The best way to learn something is to teach it to someone else.
We tend to pay more attention to things when we feel invested in them. Applying this theory, I assigned each info staff member to a database and asked them to train their coworkers on the ins and outs of their database. I offered myself up for guidance to help plan a course of action and I couldn't be more thrilled with the results. While we are only half way through the assigned databases, each staff member incorporated a different approach to the training. By far, my favorite method of training will always be the ones that are interactive.
For her training on Reference USA, a staff member set up her training group on individual computers and facilitated the group as they experienced the database first hand. She also passed out a simple handout to accompany the training and keep staff engaged.
If you are familiar with the Reference USA database, then you will understand what this staff member was getting at. The first set of questions prodded participants to use the quick search, map, and corporate tree features of the business section. The second set of questions highlighted the custom search feature for businesses and the third question demonstrated the residential search. This was the only handout she gave to participants.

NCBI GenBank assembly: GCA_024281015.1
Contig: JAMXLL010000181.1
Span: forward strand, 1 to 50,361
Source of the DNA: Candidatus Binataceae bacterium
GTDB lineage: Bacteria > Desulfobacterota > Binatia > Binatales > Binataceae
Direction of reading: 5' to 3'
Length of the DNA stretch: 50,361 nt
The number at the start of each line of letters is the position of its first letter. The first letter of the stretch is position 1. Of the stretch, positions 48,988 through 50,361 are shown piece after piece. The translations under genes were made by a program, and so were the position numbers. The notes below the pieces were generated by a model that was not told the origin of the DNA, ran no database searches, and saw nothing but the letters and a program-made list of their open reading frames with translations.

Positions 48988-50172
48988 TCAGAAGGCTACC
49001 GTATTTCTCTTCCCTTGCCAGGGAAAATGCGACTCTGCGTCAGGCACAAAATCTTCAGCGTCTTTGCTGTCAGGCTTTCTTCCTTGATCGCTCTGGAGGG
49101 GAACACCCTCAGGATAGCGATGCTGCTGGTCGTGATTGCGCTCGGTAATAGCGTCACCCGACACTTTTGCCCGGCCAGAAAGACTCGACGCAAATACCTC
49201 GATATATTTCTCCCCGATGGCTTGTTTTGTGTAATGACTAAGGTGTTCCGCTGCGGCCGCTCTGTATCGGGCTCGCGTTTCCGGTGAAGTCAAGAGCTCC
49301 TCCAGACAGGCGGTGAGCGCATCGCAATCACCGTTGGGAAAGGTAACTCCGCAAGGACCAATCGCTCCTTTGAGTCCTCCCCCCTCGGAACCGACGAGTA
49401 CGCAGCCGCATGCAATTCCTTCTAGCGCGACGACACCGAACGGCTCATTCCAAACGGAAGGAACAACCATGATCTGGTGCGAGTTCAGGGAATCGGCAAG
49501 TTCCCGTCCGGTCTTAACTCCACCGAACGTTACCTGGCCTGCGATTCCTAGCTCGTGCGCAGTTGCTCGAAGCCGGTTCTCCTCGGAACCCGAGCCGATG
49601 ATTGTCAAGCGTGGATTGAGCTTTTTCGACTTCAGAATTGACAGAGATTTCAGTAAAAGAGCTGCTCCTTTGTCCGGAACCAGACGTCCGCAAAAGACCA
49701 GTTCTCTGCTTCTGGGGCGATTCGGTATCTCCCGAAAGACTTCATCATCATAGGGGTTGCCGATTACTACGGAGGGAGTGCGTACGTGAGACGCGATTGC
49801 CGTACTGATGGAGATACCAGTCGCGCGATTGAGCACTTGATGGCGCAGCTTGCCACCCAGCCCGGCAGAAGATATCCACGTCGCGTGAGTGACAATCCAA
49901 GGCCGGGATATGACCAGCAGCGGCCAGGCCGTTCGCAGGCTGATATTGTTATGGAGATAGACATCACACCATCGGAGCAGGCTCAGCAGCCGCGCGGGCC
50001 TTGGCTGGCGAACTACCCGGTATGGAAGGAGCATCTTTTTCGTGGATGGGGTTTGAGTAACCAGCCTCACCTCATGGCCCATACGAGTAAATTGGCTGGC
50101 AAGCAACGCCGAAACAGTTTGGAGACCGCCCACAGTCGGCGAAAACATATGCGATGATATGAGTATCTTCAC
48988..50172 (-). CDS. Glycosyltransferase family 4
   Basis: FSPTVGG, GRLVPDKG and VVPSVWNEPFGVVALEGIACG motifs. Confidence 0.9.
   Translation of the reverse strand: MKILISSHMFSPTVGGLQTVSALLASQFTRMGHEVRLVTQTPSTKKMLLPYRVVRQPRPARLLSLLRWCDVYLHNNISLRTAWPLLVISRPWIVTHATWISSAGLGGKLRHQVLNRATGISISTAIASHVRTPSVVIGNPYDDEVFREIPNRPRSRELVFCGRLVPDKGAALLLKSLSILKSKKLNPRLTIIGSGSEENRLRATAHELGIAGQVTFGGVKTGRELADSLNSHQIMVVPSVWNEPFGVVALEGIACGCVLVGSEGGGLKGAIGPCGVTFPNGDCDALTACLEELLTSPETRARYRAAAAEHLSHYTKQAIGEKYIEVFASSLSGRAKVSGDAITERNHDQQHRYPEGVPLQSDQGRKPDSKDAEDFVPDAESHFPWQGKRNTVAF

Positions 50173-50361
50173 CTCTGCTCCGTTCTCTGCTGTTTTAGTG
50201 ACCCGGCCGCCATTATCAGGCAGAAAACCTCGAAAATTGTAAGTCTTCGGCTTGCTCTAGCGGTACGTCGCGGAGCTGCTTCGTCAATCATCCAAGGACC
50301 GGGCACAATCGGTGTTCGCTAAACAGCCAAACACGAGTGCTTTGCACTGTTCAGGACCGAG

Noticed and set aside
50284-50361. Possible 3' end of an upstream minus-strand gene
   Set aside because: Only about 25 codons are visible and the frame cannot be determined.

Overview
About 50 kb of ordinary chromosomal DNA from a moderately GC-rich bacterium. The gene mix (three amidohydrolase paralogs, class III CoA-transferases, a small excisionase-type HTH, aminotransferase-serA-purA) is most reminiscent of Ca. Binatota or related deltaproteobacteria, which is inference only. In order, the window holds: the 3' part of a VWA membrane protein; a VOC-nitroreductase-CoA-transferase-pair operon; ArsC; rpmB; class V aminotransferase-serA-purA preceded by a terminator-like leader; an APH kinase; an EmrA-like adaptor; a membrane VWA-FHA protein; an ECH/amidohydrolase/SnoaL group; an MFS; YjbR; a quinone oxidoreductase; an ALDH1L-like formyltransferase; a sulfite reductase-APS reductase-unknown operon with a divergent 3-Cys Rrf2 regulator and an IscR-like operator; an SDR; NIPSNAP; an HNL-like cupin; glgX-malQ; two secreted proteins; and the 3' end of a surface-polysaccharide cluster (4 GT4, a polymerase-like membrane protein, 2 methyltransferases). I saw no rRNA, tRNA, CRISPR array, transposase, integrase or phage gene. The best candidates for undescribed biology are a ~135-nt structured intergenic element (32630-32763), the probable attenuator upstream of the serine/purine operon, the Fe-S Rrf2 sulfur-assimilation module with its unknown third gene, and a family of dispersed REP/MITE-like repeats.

This simple sheet of paper functioned in so many ways: it acted as a point of reference for both her and the attendees, helped to keep the training flowing and difficult participants on topic, and you could recycle it at the end of the training and not feel bad about not keeping the paper.
The best trainings incorporate as many senses as possible. Since it's not likely that you'll get trainings which utilize your sense of smell or taste, you're batting 1000 if you use the three (sight, sound, and touch.) This training example does. Participants are following along with the simple handout, hearing instructions from the trainer, and doing the exercises for maximum retention.
Not every training will fit into this scenario and you always have to take your audience into consideration but, I challenge you to think of ways to incorporate the senses in order to get training to stick.